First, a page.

The documentary directed by Teller tells the story of Tim Jenison, who believes the painter Vermeer used mirrors and lenses to create his work and sets out to try to prove the theory.
Computer zillionaire Tim Jenison believes that the great Dutch painter Vermeer used a combination of mirrors and lenses to achieve the extraordinary exactitude of his artistry. The remarkable documentary “Tim’s Vermeer,” directed by Teller with the on-camera participation of his magician partner Penn Jillette, paints a cinematic portrait of their friend Jenison that is part detective story, part art history seminar, and part bromance.
The theory that Vermeer used optical devices to aid his eye has been around a long time – for example, both David Hockney and author Philip Steadman have written books proposing that Vermeer used a camera obscura. Jenison goes a step further. Fashioning lenses that would have been operative in the 17th century, and reproducing Vermeer's studio in a San Antonio warehouse, he proceeds, over the course of 213 days, to reproduce, brushstroke by brushstroke, a famous Vermeer canvas, right down to the costumes and the stained-glass windows.
The final result is graphically faithful to the original to a remarkable degree. Does this mean that Jenison is right about Vermeer? And if so, does it detract from Vermeer’s genius to say that he used mechanical devices to achieve his ends?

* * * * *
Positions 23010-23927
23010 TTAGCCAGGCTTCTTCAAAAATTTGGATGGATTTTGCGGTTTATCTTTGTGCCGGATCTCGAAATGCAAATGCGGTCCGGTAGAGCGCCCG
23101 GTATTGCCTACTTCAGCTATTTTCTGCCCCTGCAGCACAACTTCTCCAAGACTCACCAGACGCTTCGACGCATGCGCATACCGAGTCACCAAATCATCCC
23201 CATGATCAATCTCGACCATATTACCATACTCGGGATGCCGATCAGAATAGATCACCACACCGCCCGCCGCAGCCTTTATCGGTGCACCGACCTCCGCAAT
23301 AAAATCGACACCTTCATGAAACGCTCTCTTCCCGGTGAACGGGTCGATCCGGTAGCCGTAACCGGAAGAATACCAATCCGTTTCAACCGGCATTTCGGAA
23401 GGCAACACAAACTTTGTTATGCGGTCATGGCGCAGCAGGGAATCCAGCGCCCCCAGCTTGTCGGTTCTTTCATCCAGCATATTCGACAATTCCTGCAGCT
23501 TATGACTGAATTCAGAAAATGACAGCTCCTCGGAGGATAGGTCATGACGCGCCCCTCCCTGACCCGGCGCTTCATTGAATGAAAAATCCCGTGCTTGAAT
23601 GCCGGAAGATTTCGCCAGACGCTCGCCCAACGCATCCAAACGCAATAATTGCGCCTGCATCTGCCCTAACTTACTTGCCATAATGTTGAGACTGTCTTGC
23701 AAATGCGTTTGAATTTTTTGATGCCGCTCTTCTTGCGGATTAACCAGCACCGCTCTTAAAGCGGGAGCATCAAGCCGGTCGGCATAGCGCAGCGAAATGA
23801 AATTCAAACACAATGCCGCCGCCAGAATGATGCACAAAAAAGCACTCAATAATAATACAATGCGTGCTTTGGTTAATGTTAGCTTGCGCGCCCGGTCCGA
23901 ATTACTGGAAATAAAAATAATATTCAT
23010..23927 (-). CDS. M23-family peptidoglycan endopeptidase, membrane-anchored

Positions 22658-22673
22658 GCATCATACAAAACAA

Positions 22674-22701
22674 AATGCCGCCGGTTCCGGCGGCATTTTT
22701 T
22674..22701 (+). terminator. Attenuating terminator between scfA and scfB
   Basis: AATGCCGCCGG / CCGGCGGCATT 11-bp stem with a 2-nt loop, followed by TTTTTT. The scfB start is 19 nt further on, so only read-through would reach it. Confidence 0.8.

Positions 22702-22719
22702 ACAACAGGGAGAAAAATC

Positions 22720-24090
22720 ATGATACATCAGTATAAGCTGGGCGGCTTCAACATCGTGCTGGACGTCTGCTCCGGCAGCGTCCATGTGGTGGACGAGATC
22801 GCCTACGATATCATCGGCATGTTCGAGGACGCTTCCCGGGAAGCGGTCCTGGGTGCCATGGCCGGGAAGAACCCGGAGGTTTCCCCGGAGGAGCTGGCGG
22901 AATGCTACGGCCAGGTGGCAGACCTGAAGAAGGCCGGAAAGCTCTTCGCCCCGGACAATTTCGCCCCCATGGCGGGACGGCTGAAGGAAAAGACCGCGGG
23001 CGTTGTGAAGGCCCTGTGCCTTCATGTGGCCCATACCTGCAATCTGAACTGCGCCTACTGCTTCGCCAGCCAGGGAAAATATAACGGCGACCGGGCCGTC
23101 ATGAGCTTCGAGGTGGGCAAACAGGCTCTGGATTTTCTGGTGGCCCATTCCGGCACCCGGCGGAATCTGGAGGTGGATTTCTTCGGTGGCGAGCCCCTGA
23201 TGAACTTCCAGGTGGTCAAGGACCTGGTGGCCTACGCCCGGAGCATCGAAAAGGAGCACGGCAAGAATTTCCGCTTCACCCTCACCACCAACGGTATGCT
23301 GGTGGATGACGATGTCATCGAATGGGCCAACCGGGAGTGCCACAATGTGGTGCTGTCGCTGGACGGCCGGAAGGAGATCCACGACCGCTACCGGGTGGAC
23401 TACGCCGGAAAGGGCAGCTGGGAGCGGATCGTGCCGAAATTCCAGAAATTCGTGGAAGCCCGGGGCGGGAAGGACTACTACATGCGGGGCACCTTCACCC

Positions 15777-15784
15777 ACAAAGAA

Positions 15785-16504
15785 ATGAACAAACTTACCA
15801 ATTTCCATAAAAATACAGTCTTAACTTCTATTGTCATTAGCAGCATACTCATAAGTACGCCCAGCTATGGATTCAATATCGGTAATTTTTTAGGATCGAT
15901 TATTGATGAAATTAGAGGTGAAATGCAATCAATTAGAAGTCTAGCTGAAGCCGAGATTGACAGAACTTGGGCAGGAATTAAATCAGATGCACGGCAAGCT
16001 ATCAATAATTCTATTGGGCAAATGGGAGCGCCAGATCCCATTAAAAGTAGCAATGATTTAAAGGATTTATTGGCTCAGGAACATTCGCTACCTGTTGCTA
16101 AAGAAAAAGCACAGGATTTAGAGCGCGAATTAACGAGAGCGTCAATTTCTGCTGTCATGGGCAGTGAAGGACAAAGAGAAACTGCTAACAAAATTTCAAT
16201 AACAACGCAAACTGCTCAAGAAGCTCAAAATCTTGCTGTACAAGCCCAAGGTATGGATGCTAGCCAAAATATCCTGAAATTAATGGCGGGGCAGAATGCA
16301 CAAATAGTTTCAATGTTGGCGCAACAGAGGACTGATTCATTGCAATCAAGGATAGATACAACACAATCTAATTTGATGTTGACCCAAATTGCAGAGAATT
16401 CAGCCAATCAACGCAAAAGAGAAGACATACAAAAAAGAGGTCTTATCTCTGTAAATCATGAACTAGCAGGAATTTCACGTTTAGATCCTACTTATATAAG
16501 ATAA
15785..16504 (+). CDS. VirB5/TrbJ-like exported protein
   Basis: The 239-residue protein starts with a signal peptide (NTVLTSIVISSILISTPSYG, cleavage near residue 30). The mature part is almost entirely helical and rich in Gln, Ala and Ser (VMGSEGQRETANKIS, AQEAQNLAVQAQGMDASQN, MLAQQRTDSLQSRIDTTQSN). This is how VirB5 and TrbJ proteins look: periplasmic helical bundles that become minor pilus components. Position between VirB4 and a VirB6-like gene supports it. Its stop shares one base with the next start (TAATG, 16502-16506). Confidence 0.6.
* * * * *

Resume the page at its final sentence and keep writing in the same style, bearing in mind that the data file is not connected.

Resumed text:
The movie doesn’t delve very deeply into these aesthetic questions, and perhaps this is just as well. It’s all about the artistic process, not the meaning of the process. (Watch Orson Welles’s documentary “F for Fake” for a definitive movie about the nature of forgery.)
When I interviewed Jenison at the Toronto film festival, I asked him to play devil’s advocate against his theory. How he could prove himself wrong? He said there were three reigning possibilities: First, no documentation of any kind exists from that time to prove his theory. Second, even though Jenison’s reproductions are amazing, that doesn’t prove Vermeer used lenses. The third possibility is that Jenison, who has shown no previous artistic talent, is in fact, a painter of genius. None of these seem likely.
What matters in the end for Jenison – who believes Vermeer was a genius in any case – is the work itself. However these great paintings came about, they exist apart from the method used to create them, and for all time. And of course, Vermeer’s compositions, so integral to to their power, were not created by an assortment of lenses. What “Tim’s Vermeer” is really about is two geniuses, of very different sorts, communing across time and space. Grade: A- (Unrated.)